Heard of “bread sushi”? Well a quick google search won’t prepare you for anything you’re about to have at Small’s.
In fact, are those two words even supposed to be put together? Chef Bjorn Shen says yes, or in his own words, “The idea was simple – keep evolving, keep breaking culinary rules, keep fucking up new shit.” What was once a tiny — quite literally, it was a 2m-by-2m space that only accommodated 4 people — R&D kitchen has now evolved into a back-door access speakeasy apartment-of-sorts, complete with a U-shaped counter and a cosy living room area.
Small’s was created out of the Artichoke chef and owner’s desire to fill the void of artisanal pizzas with creative toppings back in January 2020, but the space has since evolved from its pizza omakase concept to become an incubator for “omakase-ing other things that (have) never been omakase-d before.” The bread sushi menu, or doughmakase, leverages off the team’s dough making know-how, and features a rotating menu of three snacks, 8-10 bread-sushi, one hotpot and two sweets.
Two of the three snacks are subject to change, but the Wasabi Pea mainstay will really set the scene for all the crazy (delicious) things you’ll have for the night. Bread that’s been flattened in the love letter press forms the base of this one-bite snack, before it’s topped with fresh baby peas and house made wasabi dressing.
“Stick your tongue to the roof your mouth,” Shen says belatedly — only after we’ve cried out in shock. Think the unassuming crunchy wasabi coated green pea pieces that some (sadistic) homeowners like to place on their snack table to light your nose on fire. It’s safe to say we could smell colours at this point.
Now, on to the bread sushi. Rather than beads of rice and simply touched pieces of fish that’ll lead you to an omakase apotheosis, you’ll find high hydration, long-aged doughs that have been subject to high temperature baking, low temperature baking, binchotan grilling, deep frying and steaming.
The one-bite morsels start off light with white fish. A crowd favourite at the table, the Shima Aji is a mouthful of striped jack fish, served on an airy dough that’s been kissed by some Spanish-style grated tomato, before a familiar ginger-scallion relish rests gently on top as the perfect condiment to the nigiri.
Nothing is really quite like its name here at Small’s. The California Roll, for instance, comes with no seaweed: instead, you’ll find a deep-fried pizza dough pocket that’s generously stuffed with familiar flavours of cold crab meat, ohba leaf, cucumber strips, tobiko, nori mayonnaise and yuzu dressing. We attempted to have this in one bite, but the key word here is attempt. Maybe you’ll be able do better than us.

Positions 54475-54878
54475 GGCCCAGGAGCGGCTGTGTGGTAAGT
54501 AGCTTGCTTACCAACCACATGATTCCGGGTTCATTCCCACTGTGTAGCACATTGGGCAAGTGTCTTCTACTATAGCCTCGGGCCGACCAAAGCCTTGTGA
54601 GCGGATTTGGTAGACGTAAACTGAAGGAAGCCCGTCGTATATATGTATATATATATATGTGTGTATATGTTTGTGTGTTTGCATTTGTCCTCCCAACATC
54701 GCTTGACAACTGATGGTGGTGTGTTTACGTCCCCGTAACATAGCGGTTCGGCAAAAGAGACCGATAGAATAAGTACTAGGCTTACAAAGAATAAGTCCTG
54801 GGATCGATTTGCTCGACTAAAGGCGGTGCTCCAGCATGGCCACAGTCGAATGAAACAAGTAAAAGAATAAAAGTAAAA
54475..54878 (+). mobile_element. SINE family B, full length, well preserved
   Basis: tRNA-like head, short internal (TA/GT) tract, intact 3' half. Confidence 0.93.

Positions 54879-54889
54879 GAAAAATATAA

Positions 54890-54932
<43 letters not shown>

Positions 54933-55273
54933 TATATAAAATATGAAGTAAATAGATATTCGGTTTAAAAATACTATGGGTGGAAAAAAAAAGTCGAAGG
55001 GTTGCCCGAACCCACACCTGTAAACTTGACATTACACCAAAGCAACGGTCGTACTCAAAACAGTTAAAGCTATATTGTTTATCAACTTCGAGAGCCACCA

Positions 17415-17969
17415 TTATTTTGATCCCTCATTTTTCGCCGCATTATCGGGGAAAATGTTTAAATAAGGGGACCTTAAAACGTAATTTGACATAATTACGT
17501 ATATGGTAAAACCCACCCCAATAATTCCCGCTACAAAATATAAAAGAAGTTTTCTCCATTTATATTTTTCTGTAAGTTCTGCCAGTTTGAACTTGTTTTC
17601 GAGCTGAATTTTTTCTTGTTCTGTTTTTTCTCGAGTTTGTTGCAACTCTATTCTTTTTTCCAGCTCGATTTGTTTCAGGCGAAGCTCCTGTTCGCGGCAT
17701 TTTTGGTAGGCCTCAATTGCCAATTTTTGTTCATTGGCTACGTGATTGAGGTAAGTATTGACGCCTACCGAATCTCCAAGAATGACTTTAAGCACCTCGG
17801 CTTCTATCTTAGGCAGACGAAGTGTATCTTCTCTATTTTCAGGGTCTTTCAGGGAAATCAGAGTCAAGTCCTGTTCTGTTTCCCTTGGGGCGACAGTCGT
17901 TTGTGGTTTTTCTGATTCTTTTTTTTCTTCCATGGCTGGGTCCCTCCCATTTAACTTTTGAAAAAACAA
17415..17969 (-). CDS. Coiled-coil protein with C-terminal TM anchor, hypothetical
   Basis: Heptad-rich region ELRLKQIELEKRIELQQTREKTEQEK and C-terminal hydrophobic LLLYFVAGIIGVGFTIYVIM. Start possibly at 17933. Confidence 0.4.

In the same line of thought, the Chirashi is an ode to Singaporeans and their love for Chirashi bowls — served on a crispy lavosh, the colourful rectangle cracker comes adorned with a scallops, whelk, assorted fish, tamagoyaki, trout roe, pickled cucumber and uni cream.
Other standouts from the menu include a shower of shaved frozen monkfish liver that melts quickly on the flamed seared flounder fin, complete with green papaya strips stewed in lime juice, fish sauce and sugar for a Thai-inspired kick you won’t forget.
The doughmakase menu is set to include inspirations taken from the team as well. At our tasting, we got to try the Monga Ika, influenced by team member Jules, who hails from the tropical island-nation of Mauritius. The Mauritain version of the vindaloo sees a naked neapolitan pizza crowned with a finger-licking mix of House-pickled baby cuttlefish, pumpkin cream and house-pickled shallots.
As with any traditional omakase fashion, the meal winds down with hot soup and desserts. The chutoro nabe came studded with playboy bunny daikon pieces, but if you’re dining in a group, you might even get a phallic-shaped one — a Small’s version of the Galette des rois surprise, if you will. The carb isn’t forgotten here either: think dense, chewy bread dumplings that’s almost like a cross between a gnocchi and toppokki.
An interactive serving of pizza crust ice cream, bread cracker, shaved truffle and 20-year aged mirin, plus a bowl of strawberry, yogurt and olive oil over at the couch later and the two-hour showstopper of a meal comes to an end. “What a time to be alive,” concludes Shen at the end of his media note, and we couldn’t agree more.
Is calling these concoctions bread sushi considered blasphemous? Perhaps. Is Shen not looking forward to the day he has to serve Japanese customers? Maybe. But will you have a smashing good time here? We’re gonna bet two penis-shaped daikons you will.
Small’s is located at 115 King George’s Ave #02-02, Singapore 208561 (look for a door in the back that’s just behind The Refinery). Small’s is not open for walk-ins, and reservations can be made for 2 to 5 guests here.
Hero and featured image credit: Small’s. All other images credited to Lifestyle Asia unless stated.
This story first appeared on Lifestyle Asia Singapore.